posted by scody at 6:02 PM on March 11, 2012 [3 favorites]

Patty Limerick does exceptional historical work on this region and era. That link goes to her profile at the Center of the American West's website, which will have interesting information throughout.
posted by palmcorder_yajna at 6:43 PM on March 11, 2012 [1 favorite]

Fwiw my husband was born in Leadville and grew up bouncing around towns on the west slope. He might have some recommendations.
posted by St. Alia of the Bunnies at 7:18 PM on March 11, 2012

There's hundreds of ghost towns in the west, and most of them would have had ranches nearby. Many were abandoned when the mines played out or the railroads and highways went elsewhere, and some where inundated by reservoirs, and yet others had their names changed.
posted by Brian B. at 10:36 PM on March 11, 2012

I just remembered: the Old West series of popular history books from Time-Life, published in the '70s and early '80s, might be a good place to look, too; both ranchers and miners get their own volume, if you can track them down where you are. The series isn't serious scholarship about the region or era, but it has lots of anecdotes, period photographs, maps, etc. that would no doubt fire your imagination. Also, since your protagonist is a woman, there's a volume about women of the West that could be useful, too.
posted by scody at 12:49 AM on March 12, 2012

Here are some Colorado resources (plenty of mining towns in Colorado). The Denver Public Library has some digital collections that you can look at without a library card and that might be helpful. There's also the Colorado Historic Newspaper Collection (that's not associated with the library). And there's a page of online resources on the Colorado Historical Society's page. The Internet Archive might also be helpful; I tried putting in: "colorado mining" (without the quotation marks, actually) into their search engine and there was some interesting looking stuff even on the first page.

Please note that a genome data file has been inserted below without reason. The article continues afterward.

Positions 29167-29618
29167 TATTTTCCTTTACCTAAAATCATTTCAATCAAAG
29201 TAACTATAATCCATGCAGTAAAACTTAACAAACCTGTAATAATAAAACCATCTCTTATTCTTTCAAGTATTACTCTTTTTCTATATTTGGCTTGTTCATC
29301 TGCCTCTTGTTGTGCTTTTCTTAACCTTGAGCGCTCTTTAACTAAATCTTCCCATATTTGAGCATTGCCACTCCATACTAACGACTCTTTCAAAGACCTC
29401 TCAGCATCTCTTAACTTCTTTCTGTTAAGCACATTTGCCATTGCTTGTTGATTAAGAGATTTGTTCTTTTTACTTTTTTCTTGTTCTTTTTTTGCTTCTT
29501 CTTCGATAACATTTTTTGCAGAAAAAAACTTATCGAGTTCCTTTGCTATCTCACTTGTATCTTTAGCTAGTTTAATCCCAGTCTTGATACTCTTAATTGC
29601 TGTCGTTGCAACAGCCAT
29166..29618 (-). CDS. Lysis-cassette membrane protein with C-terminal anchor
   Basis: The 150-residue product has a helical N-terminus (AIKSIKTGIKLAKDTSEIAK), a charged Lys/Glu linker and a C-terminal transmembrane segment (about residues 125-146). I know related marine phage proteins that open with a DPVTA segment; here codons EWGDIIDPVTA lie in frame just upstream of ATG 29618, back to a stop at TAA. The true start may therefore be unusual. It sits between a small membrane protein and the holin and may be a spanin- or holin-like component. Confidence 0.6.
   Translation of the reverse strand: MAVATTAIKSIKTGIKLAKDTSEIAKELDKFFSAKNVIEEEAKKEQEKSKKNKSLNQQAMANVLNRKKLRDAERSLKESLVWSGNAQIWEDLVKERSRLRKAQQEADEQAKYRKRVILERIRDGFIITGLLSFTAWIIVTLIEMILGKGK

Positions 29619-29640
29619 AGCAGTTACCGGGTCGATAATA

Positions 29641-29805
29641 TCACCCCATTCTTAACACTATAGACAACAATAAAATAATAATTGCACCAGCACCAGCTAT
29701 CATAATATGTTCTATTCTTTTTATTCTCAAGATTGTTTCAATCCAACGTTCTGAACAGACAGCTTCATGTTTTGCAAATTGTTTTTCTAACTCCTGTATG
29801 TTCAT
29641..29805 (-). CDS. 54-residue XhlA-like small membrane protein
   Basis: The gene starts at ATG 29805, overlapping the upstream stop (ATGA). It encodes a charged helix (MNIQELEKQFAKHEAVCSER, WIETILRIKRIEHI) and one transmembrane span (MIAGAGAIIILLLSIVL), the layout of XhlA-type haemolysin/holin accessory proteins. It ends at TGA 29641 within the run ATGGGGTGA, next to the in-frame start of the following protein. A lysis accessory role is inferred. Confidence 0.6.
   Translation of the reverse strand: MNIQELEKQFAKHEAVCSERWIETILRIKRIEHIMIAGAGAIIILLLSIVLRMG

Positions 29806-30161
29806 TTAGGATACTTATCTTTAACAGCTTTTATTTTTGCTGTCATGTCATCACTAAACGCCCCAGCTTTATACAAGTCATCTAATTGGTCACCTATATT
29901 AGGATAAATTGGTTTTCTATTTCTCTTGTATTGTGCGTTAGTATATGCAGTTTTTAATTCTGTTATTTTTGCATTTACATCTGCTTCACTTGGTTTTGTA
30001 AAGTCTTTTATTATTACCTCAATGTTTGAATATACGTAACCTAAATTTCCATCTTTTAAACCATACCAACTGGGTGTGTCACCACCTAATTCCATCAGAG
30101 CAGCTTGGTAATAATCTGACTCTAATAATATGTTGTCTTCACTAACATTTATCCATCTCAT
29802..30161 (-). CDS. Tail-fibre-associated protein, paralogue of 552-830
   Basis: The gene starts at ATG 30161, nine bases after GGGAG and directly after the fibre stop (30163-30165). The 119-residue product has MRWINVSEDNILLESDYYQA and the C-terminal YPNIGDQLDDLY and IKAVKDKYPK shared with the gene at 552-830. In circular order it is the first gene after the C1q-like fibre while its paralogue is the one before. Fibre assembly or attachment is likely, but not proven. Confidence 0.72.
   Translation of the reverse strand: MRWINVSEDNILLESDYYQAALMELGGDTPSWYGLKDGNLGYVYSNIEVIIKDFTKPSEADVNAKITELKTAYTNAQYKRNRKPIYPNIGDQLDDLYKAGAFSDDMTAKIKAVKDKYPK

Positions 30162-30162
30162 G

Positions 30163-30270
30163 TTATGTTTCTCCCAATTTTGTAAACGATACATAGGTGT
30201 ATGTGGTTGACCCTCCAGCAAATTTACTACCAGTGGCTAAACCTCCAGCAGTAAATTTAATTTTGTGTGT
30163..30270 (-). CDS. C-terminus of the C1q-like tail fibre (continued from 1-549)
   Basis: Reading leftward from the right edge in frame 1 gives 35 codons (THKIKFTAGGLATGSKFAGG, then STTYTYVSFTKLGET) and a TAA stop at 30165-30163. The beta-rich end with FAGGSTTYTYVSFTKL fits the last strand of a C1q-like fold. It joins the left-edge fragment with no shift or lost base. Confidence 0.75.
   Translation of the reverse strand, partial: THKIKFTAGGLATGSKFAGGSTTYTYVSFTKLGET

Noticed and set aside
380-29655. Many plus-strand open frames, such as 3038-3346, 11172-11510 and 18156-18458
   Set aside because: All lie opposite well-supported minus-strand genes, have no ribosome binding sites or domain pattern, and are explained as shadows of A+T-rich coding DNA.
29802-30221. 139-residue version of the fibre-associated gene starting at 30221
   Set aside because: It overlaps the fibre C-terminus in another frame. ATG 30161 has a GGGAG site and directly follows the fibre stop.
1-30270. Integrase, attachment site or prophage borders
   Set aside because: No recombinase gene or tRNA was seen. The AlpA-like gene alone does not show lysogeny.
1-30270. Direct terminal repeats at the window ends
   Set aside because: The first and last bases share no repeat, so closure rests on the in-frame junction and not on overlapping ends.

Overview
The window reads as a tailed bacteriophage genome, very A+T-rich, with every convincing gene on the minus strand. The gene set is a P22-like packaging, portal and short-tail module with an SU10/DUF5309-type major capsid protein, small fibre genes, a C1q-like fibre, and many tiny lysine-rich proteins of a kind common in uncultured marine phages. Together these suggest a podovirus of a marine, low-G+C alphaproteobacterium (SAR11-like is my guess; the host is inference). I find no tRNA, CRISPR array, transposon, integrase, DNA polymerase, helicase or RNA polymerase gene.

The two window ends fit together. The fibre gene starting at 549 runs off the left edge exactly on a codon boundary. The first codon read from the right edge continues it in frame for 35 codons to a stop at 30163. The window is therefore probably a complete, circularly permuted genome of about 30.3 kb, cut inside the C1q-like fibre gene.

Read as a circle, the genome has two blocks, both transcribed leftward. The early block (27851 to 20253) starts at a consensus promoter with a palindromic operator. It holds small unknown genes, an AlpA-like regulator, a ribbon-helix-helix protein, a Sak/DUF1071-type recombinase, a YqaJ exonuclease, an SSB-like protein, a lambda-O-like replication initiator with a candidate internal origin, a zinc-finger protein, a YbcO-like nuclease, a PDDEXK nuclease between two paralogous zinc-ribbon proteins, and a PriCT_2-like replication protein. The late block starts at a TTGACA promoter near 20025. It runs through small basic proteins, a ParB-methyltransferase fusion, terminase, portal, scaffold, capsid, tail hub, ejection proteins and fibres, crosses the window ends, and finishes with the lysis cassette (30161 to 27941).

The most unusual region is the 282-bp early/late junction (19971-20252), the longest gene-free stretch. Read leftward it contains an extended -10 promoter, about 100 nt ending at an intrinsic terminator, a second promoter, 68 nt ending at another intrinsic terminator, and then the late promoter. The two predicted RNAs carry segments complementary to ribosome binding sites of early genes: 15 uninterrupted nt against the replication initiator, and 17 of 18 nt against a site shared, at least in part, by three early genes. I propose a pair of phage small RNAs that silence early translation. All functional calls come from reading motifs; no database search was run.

posted by colfax at 6:07 AM on March 12, 2012

Response by poster: Wow, thanks guys for all this info! This will help a lot. I should have added "small" to "dying/disreputable", lol; that's really what I meant =) That's what I get for writing a post when tired =P

Thanks again so much! Let's see if I get this story out of my system now.
posted by trollnystan at 6:27 AM on March 12, 2012

Response by poster: Btw, will leave this question as unresolved for one more day if that's ok? Just in case others have more tips or links to share. Unsure of etiquette... =S
posted by trollnystan at 6:32 AM on March 12, 2012

Would you like a visual idea of the area in that time period? WH Jackson was a photographer who was at the peak of his career during his time documenting the American West in the 1870s-80s and spent a good part of that time in the New Mexico, Colorado and Wyoming area. Best of all, lots of his pictures are available online.
posted by buggzzee23 at 10:48 PM on March 12, 2012 [2 favorites]

Best answer: I'd recommend reading some of Isabella Bird's writings from her time in the Rockies, to give you a feel for what life was like in the more isolated parts. A Lady's Life in the Rocky Mountains (1879) is particularly good.
posted by Suw at 2:07 AM on March 13, 2012 [1 favorite]

Response by poster: Wow, thanks guys! I've now downloaded a few books from the Gutenberg Project and bookmarked several sites; let's see if I get anywhere =)
posted by trollnystan at 12:38 PM on March 13, 2012

« Older landlord and tenant dispute   |   Help not look like an abuse victim. Newer »
This thread is closed to new comments.